This type of architecture makes me happy – Erlang/Elixir programs can very often really capitalize on this pattern (see, for example, caching user-local data in a Phoenix Channel for the duration of a socket’s existence).

      1. 1

        Elixir and the BEAM definitely make this easy to do and can be used to great effect. I’m really excited to see what comes about with Phoenix LiveView (and the similar projects in other languages) leveraging connection state and lots of backend processing.

    20. 2

      Programmer time is more expensive than CPU cycles. Whining about it isn’t going to change anything, and spending more of the expensive thing to buy the cheap thing is silly.

      1. 15

        The article makes a good counterpoint:

        People migrate to faster programs because faster programs allow users to do more. Look at examples from the past: the original Python-based bittorrent client was quickly overtaken by the much faster uTorrent; Subversion lost its status as the premier VCS to Git in large part because every operation was so much faster in Git; the improved grep utility, ack, is written in Perl and waning in popularity to the faster silversurfer and ripgrep; the Electron-based editor Atom has been all but replaced by VSCode, also Electron-based, but which is faster; Chrome became the king of browsers largely because it was much faster than Firefox and Internet Explorer. The fastest option eventually wins. Would your project survive if a competitor came along and was ten times faster?

        1. 7

          That fragment is not great in my opinion. Svn-git change is about the whole architecture not about implementation speed. A lot of speedup in that case comes from not going to the server for information. Early git was mainly shell and perl too so it doesn’t quite mesh with the python example before. Calling out Python for BitTorrent is not a great example either - it’s an io-heavy app rather than processing heavy.

          Vscode has way more improvements over atom and available man-hours. If it was about performance, sublime or some other graphical editor would take over from them.

          I get the idea and I see what the author is aiming for, but those examples don’t support the post.

          1. 3

            I was an enthusiastic user of BitTorrent when it was released. uTorrent was absolutely snappier and lighter than other clients. Specifically the oficial Python GUI. It blew the competition out of the watter because it was superior in its pragmacy. Perhaps python Vs c is an oversimplification. The point would still hold even in the presence of two programs written in the same language.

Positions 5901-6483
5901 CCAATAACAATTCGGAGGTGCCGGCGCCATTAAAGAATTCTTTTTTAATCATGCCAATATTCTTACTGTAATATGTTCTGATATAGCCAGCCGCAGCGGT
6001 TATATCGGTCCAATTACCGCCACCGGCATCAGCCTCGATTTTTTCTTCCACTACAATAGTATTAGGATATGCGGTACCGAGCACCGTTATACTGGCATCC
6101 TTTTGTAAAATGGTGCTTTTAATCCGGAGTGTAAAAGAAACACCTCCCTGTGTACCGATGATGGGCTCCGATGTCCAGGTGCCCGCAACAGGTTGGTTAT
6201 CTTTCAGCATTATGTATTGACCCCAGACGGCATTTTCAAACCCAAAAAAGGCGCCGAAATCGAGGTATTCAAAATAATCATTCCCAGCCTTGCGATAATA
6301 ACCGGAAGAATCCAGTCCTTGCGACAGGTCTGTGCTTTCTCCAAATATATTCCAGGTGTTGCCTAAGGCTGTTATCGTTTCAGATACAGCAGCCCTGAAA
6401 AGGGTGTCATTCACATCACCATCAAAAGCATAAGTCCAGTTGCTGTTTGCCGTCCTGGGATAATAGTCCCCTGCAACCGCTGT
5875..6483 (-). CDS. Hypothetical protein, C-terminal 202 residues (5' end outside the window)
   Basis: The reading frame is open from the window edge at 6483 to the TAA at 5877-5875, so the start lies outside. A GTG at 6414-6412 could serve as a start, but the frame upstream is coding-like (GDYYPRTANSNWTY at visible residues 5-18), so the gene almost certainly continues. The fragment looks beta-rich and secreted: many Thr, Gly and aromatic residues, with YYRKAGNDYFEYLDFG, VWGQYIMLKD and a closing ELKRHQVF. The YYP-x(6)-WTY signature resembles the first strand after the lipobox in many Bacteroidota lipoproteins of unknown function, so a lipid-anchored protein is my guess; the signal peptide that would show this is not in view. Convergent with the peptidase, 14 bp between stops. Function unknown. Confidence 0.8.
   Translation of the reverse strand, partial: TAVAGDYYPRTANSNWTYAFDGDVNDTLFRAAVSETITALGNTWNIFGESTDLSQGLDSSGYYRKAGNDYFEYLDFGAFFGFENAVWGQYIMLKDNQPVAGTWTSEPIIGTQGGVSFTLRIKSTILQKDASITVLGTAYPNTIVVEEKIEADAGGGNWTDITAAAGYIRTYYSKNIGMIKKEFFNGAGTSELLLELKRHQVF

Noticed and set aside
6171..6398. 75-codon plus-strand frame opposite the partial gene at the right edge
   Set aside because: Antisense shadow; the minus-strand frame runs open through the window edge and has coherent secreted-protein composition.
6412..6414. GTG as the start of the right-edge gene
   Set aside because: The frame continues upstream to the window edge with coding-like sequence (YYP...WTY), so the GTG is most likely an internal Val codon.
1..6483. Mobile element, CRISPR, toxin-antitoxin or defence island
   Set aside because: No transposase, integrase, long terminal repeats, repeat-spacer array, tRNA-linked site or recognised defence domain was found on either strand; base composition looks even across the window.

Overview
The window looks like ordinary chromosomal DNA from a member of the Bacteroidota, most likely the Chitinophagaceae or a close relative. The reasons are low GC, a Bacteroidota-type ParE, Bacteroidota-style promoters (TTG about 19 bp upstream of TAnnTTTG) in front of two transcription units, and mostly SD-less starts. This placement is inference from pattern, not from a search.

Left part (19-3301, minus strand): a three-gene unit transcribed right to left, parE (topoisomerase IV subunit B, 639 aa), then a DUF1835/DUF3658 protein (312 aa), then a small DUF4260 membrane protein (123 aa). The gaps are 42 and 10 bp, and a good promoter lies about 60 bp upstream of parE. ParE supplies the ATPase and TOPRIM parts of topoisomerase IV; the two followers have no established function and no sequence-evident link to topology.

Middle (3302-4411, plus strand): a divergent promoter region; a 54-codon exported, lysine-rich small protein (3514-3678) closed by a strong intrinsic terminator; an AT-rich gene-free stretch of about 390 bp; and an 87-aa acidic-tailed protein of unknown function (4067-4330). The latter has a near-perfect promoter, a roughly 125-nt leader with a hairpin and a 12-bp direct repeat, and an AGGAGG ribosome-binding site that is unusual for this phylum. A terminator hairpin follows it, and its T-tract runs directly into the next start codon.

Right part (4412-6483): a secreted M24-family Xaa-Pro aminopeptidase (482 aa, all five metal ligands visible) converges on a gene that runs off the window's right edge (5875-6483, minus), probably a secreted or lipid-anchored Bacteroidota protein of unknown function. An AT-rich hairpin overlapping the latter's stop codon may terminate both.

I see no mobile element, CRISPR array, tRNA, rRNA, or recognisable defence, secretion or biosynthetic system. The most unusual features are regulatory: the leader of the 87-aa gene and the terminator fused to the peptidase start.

The same applies for git. It feels snappy and reliable. Subversion and cvs, besides being slow and clunky, would gift you a corrupted repo every other Friday afternoon. Git pulverised this non sense brutally quick.

            The point is about higher quality software built with better focus, making reasonable use of resources, resulting in superior experience for the user. Not so much about a language being better than others.

          2. 2

            BitTorrent might seem IO heavy these days; ironically this is because it has been optimised to death; but you are revising history if you think that it’s not CPU/Memory intensive and doing it in python would be crushingly slow.

            The point at the end is a good one though, you must agree:

            Would your project survive if a competitor came along and was ten times faster?

            1. 1

              I was talking about the actual process not the specific implementation. You can make BitTorrent cpu-bound in any language with inefficient implementation. But the problem itself is IO bound, so any runtime should also be able to get there. (Modulo the runtime overhead)

        2. 2

          This paragraph popped out at me as historically biased and lacking in citations or evidence. With a bit more context, the examples are hollow:

          • The fastest torrent clients are built on libtorrent (the one powering rtorrent), but rtorrent is not a very common tool
          • Fossil is faster than git
          • grep itself is more popular than any of its newer competitors; it’s the only one shipped as a standard utility
          • Atom? VSCode? vim and emacs are still quite popular! Moreover, the neovim fork is not more popular than classic vim, despite speed improvements